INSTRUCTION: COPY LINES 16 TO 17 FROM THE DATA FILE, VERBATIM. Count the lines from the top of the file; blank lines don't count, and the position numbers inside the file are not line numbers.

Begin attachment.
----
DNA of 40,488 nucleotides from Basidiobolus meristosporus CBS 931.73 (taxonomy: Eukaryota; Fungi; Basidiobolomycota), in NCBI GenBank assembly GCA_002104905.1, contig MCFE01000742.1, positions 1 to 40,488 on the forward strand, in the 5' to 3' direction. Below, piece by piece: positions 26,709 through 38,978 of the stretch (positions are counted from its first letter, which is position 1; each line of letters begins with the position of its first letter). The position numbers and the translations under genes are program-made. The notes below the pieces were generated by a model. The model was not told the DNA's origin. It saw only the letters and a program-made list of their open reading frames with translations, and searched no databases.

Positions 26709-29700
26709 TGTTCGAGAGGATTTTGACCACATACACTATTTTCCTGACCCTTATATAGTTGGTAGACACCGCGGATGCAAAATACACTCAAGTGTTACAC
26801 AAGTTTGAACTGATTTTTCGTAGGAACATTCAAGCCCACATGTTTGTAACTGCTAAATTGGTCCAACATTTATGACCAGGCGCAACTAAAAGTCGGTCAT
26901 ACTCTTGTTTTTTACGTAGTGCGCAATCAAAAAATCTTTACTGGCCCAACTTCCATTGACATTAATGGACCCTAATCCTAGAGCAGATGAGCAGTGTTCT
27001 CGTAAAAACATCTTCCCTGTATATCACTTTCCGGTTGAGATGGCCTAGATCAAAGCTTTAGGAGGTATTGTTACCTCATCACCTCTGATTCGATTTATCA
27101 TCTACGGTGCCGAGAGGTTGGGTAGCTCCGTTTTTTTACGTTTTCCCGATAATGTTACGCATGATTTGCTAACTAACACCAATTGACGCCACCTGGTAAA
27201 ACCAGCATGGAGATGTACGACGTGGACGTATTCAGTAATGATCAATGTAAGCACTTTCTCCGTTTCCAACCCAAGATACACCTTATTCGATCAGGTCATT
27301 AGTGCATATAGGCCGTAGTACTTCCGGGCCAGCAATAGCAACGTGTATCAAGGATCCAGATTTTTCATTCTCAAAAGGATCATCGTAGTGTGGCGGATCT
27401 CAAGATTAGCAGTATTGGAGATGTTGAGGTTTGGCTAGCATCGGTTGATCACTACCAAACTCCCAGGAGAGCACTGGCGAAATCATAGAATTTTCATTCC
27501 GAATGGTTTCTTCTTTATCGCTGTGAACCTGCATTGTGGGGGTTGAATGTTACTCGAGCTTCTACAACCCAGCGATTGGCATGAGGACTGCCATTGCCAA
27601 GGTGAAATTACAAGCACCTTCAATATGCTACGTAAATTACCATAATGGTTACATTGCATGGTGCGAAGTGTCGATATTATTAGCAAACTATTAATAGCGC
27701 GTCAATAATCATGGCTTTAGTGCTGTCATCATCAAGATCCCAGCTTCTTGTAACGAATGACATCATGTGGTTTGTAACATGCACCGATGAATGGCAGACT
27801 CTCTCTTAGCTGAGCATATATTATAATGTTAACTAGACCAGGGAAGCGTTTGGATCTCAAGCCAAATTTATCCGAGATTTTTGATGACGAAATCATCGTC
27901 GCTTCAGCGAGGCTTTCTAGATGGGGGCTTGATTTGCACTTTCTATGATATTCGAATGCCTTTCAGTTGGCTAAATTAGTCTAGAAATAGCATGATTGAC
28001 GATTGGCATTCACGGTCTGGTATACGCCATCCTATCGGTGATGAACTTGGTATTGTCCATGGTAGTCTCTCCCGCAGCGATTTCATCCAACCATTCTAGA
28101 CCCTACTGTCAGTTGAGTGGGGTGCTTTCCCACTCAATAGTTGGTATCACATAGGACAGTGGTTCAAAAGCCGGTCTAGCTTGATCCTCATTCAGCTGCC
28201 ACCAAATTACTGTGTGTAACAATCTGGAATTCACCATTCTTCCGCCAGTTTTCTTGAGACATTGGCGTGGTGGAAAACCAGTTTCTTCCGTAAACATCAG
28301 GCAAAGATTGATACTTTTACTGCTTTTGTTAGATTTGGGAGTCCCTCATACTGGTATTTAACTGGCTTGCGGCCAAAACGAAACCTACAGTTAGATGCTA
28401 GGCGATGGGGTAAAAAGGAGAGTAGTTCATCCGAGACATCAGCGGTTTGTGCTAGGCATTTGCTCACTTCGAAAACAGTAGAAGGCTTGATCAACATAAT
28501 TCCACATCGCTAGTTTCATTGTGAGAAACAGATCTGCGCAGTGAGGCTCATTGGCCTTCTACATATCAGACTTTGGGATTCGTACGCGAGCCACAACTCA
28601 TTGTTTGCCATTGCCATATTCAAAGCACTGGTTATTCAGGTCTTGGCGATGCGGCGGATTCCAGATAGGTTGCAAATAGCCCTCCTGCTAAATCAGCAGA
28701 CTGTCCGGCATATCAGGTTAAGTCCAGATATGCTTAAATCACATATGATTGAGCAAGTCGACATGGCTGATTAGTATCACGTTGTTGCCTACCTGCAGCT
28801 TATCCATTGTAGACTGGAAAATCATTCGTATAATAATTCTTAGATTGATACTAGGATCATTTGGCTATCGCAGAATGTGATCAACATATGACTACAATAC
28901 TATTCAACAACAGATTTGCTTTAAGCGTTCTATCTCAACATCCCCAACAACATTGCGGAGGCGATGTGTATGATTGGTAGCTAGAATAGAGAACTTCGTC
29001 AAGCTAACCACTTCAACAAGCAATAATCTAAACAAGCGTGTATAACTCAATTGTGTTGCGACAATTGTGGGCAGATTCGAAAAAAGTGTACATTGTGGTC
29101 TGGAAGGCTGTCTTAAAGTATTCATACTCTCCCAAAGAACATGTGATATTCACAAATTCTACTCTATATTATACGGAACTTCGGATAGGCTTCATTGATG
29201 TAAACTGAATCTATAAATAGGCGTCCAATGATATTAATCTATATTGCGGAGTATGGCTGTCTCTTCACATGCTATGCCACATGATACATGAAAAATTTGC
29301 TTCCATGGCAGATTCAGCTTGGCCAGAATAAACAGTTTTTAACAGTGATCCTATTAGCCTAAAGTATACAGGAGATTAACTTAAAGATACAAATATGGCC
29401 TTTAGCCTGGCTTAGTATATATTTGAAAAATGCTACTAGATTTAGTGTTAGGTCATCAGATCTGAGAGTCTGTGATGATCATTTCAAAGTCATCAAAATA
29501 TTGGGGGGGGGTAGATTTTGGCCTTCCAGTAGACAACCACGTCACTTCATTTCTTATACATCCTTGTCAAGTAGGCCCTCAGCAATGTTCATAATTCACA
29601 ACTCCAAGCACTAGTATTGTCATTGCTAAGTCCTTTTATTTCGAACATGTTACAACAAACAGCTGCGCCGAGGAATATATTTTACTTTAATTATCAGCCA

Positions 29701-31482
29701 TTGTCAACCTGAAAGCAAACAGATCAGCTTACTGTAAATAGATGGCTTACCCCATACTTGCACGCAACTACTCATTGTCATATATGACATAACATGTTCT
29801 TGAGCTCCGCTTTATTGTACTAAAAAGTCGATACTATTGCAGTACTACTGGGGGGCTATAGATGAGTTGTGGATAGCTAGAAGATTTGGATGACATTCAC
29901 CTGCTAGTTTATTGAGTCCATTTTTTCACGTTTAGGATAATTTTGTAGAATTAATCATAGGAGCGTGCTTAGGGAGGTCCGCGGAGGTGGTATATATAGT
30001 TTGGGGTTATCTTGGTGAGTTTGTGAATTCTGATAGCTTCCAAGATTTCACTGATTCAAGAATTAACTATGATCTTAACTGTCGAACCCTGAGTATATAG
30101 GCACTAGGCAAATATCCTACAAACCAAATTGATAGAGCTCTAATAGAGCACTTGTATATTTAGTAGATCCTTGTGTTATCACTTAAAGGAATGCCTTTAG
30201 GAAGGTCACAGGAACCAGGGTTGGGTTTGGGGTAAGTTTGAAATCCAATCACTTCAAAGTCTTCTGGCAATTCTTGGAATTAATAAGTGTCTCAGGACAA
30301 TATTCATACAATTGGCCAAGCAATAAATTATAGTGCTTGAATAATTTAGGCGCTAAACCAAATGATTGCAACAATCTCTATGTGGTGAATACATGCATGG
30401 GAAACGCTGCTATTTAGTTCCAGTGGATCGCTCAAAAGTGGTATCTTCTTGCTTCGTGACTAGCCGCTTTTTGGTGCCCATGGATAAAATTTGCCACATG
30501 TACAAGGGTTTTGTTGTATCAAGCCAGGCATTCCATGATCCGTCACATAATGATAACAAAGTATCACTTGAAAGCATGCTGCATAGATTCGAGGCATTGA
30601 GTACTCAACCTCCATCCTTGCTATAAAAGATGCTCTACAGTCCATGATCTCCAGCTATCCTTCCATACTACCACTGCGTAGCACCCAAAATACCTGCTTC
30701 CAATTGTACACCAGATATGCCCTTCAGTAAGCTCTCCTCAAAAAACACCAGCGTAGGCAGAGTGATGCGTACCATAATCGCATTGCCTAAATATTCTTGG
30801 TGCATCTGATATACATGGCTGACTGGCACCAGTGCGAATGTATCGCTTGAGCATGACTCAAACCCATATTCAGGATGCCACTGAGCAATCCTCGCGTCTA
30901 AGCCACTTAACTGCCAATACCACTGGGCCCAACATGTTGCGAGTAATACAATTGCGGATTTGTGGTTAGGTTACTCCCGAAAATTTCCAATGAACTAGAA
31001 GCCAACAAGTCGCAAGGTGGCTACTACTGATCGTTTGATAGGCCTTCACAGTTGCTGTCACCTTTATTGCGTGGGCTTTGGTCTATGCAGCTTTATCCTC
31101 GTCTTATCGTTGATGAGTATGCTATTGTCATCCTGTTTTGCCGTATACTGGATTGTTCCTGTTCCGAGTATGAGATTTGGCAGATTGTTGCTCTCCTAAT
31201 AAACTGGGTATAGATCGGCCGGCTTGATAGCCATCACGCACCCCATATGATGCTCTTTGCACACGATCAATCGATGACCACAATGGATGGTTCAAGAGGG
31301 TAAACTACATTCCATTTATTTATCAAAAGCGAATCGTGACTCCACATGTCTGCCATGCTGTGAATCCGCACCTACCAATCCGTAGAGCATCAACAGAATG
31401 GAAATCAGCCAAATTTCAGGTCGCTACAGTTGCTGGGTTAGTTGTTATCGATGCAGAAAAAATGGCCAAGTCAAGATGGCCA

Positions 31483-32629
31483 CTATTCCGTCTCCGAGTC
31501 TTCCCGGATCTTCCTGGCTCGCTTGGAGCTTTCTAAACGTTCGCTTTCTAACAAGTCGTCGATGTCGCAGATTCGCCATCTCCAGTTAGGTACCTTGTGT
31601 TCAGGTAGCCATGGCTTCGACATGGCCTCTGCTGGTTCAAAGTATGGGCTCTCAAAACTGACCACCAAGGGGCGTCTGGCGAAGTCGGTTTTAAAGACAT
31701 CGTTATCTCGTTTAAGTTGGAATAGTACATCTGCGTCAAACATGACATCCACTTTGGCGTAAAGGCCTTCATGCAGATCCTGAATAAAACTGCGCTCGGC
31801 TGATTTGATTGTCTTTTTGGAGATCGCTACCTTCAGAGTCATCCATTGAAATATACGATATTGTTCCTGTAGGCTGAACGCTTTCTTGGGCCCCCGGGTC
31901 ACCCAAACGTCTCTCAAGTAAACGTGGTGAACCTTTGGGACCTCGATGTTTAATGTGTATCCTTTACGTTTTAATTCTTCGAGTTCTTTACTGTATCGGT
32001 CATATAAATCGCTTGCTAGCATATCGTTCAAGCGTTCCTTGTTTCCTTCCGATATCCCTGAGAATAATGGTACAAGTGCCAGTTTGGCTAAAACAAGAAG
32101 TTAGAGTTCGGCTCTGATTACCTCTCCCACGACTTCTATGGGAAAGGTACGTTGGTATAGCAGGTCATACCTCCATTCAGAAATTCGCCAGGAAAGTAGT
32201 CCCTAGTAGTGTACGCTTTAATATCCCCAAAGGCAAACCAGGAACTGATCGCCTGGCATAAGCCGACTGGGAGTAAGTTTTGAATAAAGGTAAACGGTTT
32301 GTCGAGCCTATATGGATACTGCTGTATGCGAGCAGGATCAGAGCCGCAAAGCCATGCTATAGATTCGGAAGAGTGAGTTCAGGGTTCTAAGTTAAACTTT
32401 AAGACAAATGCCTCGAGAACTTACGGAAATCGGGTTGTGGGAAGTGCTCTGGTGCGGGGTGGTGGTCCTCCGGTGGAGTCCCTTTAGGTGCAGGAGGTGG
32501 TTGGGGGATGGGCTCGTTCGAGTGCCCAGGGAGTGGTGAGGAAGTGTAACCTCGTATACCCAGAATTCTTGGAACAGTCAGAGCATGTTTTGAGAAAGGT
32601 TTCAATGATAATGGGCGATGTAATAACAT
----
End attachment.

28001 GATTGGCATTCACGGTCTGGTATACGCCATCCTATCGGTGATGAACTTGGTATTGTCCATGGTAGTCTCTCCCGCAGCGATTTCATCCAACCATTCTAGA
28101 CCCTACTGTCAGTTGAGTGGGGTGCTTTCCCACTCAATAGTTGGTATCACATAGGACAGTGGTTCAAAAGCCGGTCTAGCTTGATCCTCATTCAGCTGCC